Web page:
word craft


Publishing after Covid

books on table in library

While in many respects the Covid pan­dem­ic is behind us (but not, sad­ly, com­plete­ly) it has had a long-term impact on many aspects of our soci­ety. That includes the world of books and pub­lish­ing and the peo­ple who cre­ate them.

At first, there was an over­all increase in books sold even though there was a decrease in book­store sales. Indeed, at first, there was a report­ed increase in read­ing. The expla­na­tion: peo­ple stay­ing home and an increase in online sales becom­ing the pri­ma­ry way read­ers pur­chase books.

At the same time, there was a big drop in trade book sales, which meant the author’s income declined, along with a rad­i­cal drop in the author’s free­lance work and speak­ing engage­ments — con­fer­ences, and school vis­its. These speak­ing engage­ments not only con­tribute to writ­ers’ income direct­ly, but they also pro­mote their books — which bring sales.

I can relate to some of this in terms of my own expe­ri­ence. My Gold Rush Girl was pub­lished just as the pan­dem­ic explod­ed. I had an exten­sive book tour planned to share and pro­mote the book, only to have it all can­celed, the can­ce­la­tions com­ing day after day until the whole tour van­ished. To be sure I can­celled some of them myself. The tour was nev­er revived. 

Else­where, my in-school vis­its van­ished even as schools them­selves closed down. Vir­tu­al vis­its did increase and while they are fine, they are not the same (or as much fun) as face-to-face meetings.

The way pub­lish­ing hous­es work also changed. The short of it was — as else­where — in-house office work adjust­ed. One of my edi­tors who worked for a NYC pub­lish­er moved to the west coast. Anoth­er edi­tor, though on the East Coast, at first stopped going into her office, and then, as the pan­dem­ic eased, went in only for a cou­ple of days per week. Anoth­er edi­tor I knew only went to the office for two days every three weeks. Even as the high point of the pan­dem­ic fad­ed, these pat­terns of work continued.

After the main brunt of the pan­dem­ic was over, I went to one of my editor’s offices. The very large office com­plex was aston­ish­ing­ly emp­ty (a great con­trast to what it had been before) and when I got there, I had a long wait to find some­one who could find my edi­tor — anoth­er long wait.

I don’t work in such offices, but over the years I’ve been to vis­it many for meet­ings, and they were always busy places. No longer. It’s hard to believe that the lack of imme­di­ate inter­ac­tion among book-mak­ing col­leagues has not changed the dynam­ics of pub­lish­ing, and not for the bet­ter. Pub­lish­ing has famous­ly been collaborative.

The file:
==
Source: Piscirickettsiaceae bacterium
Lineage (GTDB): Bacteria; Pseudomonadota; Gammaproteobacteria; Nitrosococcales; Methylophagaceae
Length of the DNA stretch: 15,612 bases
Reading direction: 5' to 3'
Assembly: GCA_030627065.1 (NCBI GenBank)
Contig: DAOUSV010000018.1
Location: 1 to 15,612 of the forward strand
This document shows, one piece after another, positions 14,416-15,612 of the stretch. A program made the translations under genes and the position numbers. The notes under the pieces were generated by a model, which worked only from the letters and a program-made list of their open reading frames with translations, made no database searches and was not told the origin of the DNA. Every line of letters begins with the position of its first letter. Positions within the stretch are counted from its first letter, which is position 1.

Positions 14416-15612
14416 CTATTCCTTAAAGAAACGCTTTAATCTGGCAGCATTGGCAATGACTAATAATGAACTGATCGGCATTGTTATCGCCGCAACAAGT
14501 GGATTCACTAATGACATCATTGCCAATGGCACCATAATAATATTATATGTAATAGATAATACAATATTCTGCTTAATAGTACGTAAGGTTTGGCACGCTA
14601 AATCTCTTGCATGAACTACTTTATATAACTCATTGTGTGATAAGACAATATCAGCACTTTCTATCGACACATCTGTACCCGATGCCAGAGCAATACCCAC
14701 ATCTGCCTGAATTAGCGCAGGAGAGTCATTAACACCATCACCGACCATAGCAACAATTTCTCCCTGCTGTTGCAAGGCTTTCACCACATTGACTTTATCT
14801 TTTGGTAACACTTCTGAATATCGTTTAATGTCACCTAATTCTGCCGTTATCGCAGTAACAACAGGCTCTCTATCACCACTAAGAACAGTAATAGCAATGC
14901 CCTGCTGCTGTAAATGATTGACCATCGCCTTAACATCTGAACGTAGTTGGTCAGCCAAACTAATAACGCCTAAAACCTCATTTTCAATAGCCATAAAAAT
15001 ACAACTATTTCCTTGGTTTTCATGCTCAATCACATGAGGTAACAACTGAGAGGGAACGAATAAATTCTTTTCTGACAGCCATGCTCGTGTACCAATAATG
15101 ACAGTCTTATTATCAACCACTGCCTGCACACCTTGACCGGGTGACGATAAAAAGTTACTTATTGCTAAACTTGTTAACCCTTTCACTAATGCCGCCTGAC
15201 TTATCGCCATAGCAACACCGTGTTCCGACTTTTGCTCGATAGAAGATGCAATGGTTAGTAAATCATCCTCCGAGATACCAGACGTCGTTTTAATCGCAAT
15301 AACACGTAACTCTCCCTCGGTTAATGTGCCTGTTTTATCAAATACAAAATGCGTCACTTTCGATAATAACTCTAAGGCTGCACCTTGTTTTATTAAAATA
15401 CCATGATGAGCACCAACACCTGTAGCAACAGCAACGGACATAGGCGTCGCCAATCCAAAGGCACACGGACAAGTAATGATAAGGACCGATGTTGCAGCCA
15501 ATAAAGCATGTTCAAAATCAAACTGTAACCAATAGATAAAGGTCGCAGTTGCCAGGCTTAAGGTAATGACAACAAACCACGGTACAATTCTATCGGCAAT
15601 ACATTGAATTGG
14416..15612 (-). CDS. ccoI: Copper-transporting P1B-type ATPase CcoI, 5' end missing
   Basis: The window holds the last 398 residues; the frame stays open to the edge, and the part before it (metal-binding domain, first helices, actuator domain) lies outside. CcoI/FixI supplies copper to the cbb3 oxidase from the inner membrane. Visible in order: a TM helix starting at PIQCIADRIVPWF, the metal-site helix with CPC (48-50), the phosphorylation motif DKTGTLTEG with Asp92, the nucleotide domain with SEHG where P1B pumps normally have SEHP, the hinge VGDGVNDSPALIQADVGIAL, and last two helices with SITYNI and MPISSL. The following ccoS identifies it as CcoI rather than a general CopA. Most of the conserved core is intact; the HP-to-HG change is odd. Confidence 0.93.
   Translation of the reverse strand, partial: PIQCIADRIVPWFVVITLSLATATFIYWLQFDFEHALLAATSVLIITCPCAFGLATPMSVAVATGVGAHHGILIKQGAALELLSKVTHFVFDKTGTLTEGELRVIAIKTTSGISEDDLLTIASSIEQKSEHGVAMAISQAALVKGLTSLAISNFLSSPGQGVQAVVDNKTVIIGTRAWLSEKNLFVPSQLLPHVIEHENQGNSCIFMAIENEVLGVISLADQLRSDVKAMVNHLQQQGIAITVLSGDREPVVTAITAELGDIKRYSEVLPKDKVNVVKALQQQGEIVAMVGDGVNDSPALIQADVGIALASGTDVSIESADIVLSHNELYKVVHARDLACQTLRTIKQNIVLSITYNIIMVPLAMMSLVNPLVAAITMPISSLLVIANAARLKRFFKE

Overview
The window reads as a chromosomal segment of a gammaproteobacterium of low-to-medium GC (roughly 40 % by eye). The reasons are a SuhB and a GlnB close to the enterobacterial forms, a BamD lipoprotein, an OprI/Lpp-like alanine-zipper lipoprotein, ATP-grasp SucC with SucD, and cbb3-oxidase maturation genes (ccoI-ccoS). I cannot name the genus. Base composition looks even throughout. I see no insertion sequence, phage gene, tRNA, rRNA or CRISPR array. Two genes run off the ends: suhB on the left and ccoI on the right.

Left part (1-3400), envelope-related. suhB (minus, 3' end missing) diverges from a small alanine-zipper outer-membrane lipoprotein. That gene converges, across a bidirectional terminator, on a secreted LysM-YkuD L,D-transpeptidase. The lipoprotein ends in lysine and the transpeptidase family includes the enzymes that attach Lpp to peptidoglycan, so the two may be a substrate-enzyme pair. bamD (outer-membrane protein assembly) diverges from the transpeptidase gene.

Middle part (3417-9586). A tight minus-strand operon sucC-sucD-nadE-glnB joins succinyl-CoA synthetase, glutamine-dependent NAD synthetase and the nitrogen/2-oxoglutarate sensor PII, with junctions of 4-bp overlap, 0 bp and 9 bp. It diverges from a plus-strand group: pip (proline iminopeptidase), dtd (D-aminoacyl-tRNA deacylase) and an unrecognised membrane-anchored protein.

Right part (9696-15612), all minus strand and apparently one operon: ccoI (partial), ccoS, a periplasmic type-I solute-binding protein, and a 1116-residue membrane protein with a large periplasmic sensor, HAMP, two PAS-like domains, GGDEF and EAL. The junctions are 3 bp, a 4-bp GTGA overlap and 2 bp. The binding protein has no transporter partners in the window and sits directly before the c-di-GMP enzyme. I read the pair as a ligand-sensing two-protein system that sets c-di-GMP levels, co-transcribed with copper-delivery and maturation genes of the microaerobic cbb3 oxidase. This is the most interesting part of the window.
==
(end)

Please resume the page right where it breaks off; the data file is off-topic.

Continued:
Then there is the issue of young read­ers them­selves. With schools and libraries shut down, there was a huge shift to online instruc­tion, which obvi­ous­ly includes read­ing. But dig­i­tal read­ing is far less effec­tive in terms of com­pre­hen­sion, flu­en­cy, and for that mat­ter plea­sure. Social media fol­low­ing grew great­ly. It’s hard­ly a sur­prise that in the world of mid­dle school read­ing (my world), the biggest growth has been in graph­ic books. I have noth­ing against graph­ic nov­els (My City of Light, City of Dark is one of the ear­ly ones), but these books are not pri­mar­i­ly of a lit­er­ary nature, which is the uni­verse I inhabit.

Then there is the explo­sion of self-publishing.

Pub­lish­ers Week­ly reports: “Accord­ing to Book­stats, which col­lects online sales data in real-time from Ama­zon, Apple, and Barnes & Noble across the print book, e‑book, and dig­i­tal audio­book for­mats, self-pub­lished authors cap­tured 51% of over­all e‑book unit sales last year and more than 34% of e‑book retail rev­enue, com­pared to 31% in 2021.” 

In 2011 there were 526,907 self-pub­lished books.

In 2021: 2,298,004.

I recent­ly spoke to a long-term and suc­cess­ful edi­tor. I asked, “Where do you think the world of pub­lish­ing is heading?”

She laughed and said, “I have no idea.”

I didn’t laugh.

1 thought on “Publishing after Covid”

  1. I got goose­bumps read­ing this…not the good kind. Thank you for putting all these thoughts, most of which I’ve had, in your blog. Lit­er­ary books are flail­ing and that’s where I live too, even though I write pic­ture books. I’m not laugh­ing either. Thank you, Avi.


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